How should I maintain my soldering iron tips?

I am having trouble with my soldering tips. It seems that I have to use a tip tinner way to often. If I let the iron sit for any small amount of time even while I place another component for soldering I have to clean the oxidation off it before it will even melt solder. My question is….I use regular tap water on my sponge could this be the problem with my tip oxidizing so quickly? If I used Distilled or Deionized water will it help in keeping my tip clean? If so which is best to use Distilled or Deionized?

I think there are at least two separate issues here– the need to wipe the tip before use, and the need to “re-tin” it.

For what it’s worth, we use temperature controlled (not wattage controlled) irons on the line here and replace tips perhaps once every 3 years or so due to physical wear. The tips are not resurfaced or re-tinned at any time.

If you use a constant power iron (fixed wattage, or variable wattage) and leave it on overnight you will literally burn the tip and need to resurface it, probably using sandpaper, and tinning will be easier with a purpose-designed tip tinning compound. Usually a replacement tip will cost a dollar or two, and it is a lot easier just to replace a burned tip than to try to resurface it.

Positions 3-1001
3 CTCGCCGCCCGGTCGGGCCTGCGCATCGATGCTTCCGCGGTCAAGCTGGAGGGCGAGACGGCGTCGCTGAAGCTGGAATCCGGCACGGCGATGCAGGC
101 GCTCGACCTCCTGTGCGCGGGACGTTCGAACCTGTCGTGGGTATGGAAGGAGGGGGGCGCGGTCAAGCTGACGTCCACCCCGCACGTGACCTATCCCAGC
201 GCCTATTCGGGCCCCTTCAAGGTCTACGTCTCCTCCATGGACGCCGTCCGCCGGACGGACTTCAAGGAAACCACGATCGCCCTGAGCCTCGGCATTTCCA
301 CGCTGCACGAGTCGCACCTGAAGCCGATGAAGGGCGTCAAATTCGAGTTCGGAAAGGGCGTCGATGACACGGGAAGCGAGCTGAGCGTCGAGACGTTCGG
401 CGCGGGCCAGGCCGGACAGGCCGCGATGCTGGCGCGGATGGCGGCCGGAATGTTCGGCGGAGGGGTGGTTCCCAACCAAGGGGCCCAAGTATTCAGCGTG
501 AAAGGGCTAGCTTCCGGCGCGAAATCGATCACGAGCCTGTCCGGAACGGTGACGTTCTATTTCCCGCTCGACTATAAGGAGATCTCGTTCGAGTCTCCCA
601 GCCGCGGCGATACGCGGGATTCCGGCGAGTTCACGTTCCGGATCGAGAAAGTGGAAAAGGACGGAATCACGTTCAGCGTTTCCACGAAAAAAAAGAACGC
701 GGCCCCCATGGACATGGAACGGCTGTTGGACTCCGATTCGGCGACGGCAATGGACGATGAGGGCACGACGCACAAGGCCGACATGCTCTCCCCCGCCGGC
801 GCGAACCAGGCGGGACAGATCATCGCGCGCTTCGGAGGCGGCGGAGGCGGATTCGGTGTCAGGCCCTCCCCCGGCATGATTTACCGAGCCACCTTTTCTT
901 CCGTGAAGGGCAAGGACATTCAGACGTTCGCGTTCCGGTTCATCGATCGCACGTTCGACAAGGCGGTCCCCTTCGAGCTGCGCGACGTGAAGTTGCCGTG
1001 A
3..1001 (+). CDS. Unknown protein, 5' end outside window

In ordinary soldering, the tip should be wiped before each use. The solder itself will oxidize a bit, especially if you have a “hot” iron and not a temperature-controlled one. For example, if I were using a fixed-wattage pencil iron I would expect to wipe the tip
before soldering each component, and even DURING the soldering of things like ICs with a lot of connections. In our production work we will install 5 or 6 components at a time, and wipe the soldering iron tip when we begin soldering.

Wipe the tip by drawing it quickly across the surface of a damp sponge or rag. You should see a clean, shiny surface on the tip. You shouldn’t need to add solder to the tip unless you fail to get a shiny solder surface with wiping. And don’t wipe the tip after you use it– any excess solder on it will be wiped off next time, and it will serve to protect the tip from oxidation between uses.
The wiping sponge is moistened with distilled water, but not because of any direct affect on the soldering iron tip– over time, the water evaporates and tap water (also de-ionized water) will leave behind a bunch of minerals or “scale” which harden the sponge and
make it more difficult to use.

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